ROAD TEST: Seeing is believing

Subaru’s Eyesight technology in the driver’s seat

December 7, 2012
by Emily Atkins

Nobody likes a backseat driver, especially when they tell you things you already know. But when it comes to useful warnings about potential problems, having one built into your car might turn out to be a lifesaver.

The technology that’s incorporated into the 2013 Subaru 3.6R Outback Eyesight is pretty remarkable. The car has stereoscopic ‘vision’ thanks to two cameras, mounted on either side of the rear view mirror. Using this vision, the car can tell you when you have left your lane without signaling, when there is an object in front of you, when you may be drowsy, when the car in front of you has started moving and you haven’t, and it will help you keep a set distance from the car in front while using cruise control.

At a Glance
Specs as tested:

Body Style: Five-seat wagon

Engine: 6-cylinder 3.6L with 256 hp

Transmission: 5-speed automatic

Fuel economy: 8.2-litres/100 km highway; 11.8-litres /100 km city

Price: $39,995 MSRP (Prices start at $28,495 MSRP)

The collision avoidance feature will restrict the throttle and help you apply the brakes when it detects an object that the car is approaching too quickly. In practice, the car is quite good at identifying hazards and alerting the driver before urgent action needs to be taken. Pedestrians crossing the road a considerable distance away activated the earliest warning chime, as did cars backing out of driveways and following too closely on the highway. It’s a good reminder for all drivers about keeping a safe distance.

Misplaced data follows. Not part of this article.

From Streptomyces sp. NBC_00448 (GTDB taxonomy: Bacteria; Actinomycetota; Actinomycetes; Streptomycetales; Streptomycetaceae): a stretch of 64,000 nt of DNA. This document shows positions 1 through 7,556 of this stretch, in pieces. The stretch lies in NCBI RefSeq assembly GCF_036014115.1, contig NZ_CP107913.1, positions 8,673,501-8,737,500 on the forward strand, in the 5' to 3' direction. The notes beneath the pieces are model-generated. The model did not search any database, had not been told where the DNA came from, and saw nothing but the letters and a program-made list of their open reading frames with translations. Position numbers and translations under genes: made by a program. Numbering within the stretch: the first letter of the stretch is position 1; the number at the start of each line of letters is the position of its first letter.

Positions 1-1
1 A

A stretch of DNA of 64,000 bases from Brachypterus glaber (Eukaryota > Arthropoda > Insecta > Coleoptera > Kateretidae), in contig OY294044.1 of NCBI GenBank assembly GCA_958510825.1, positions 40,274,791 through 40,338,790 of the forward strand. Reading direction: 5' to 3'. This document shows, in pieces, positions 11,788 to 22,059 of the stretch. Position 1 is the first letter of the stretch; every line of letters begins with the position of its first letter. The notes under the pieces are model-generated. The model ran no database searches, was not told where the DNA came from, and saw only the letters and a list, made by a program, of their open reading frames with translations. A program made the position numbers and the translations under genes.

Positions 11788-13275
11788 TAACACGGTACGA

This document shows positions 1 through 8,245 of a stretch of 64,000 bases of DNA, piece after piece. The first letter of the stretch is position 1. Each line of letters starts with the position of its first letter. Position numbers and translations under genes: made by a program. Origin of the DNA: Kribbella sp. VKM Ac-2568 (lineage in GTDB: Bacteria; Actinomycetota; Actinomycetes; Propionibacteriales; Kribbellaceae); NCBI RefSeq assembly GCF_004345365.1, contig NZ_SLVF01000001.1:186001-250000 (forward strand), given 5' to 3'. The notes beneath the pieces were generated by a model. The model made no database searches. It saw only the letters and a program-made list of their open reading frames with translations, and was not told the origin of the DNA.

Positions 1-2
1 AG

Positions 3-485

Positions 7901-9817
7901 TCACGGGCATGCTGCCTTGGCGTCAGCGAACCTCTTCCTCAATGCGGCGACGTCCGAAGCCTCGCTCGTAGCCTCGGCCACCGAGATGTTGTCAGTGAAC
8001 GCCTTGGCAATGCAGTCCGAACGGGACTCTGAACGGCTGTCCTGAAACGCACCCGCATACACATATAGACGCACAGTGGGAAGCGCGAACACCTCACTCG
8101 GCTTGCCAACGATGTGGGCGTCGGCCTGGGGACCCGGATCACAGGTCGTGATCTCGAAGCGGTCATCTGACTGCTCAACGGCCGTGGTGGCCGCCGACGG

Eyesight technology aside, Subaru has created an accomplished vehicle in this Outback. It handles like a much smaller vehicle, exhibiting unexpected nimbleness and maneuverability. The steering is precise and the car transmits good road feel without being hard-riding. On the highway it is a smooth operator, and cruises along quietly and efficiently. There’s enough power available in the 256hp boxer engine mated to a five-speed automatic transmission to handle passing and high-traffic city driving.

All-wheel drive and great ground clearance also add to the wagon’s practicality, making it a good choice for rural and northern areas where snow and dirt roads are commonplace.

It is big on the outside and beyond roomy inside, making it extremely practical for business users who need to carry large loads without needing a truck or SUV.

Inside, the cabin is understated, with a compact dash and easy-to-find controls. The leather and woodgrain trim in the version tested look great. One passenger commented on how luxurious the car feels and how comfortable the seats are. The driver’s seat is extremely comfortable, and easily adjusted. Passengers are carried in comfort, and nobody, front or back, will find themself cramped.

Visibility in this Outback is excellent. There is almost no blind spot, and it sports nice big side mirrors to help out with lane changes.

The car is practical in so many ways, from the rubber-lined cargo compartment, to the (optional) back-up camera, to the automatic headlights. The Bluetooth connectivity was a snap – intuitive and quick. The Outback also has an auxiliary plug-in and power supply in the centre console that’s easy to get at, and it supports older versions of popular MP3 players, not just the latest models.

Put that together with the Eyesight option and it all adds up to a car that’s roomy, sturdy, smart and stylish.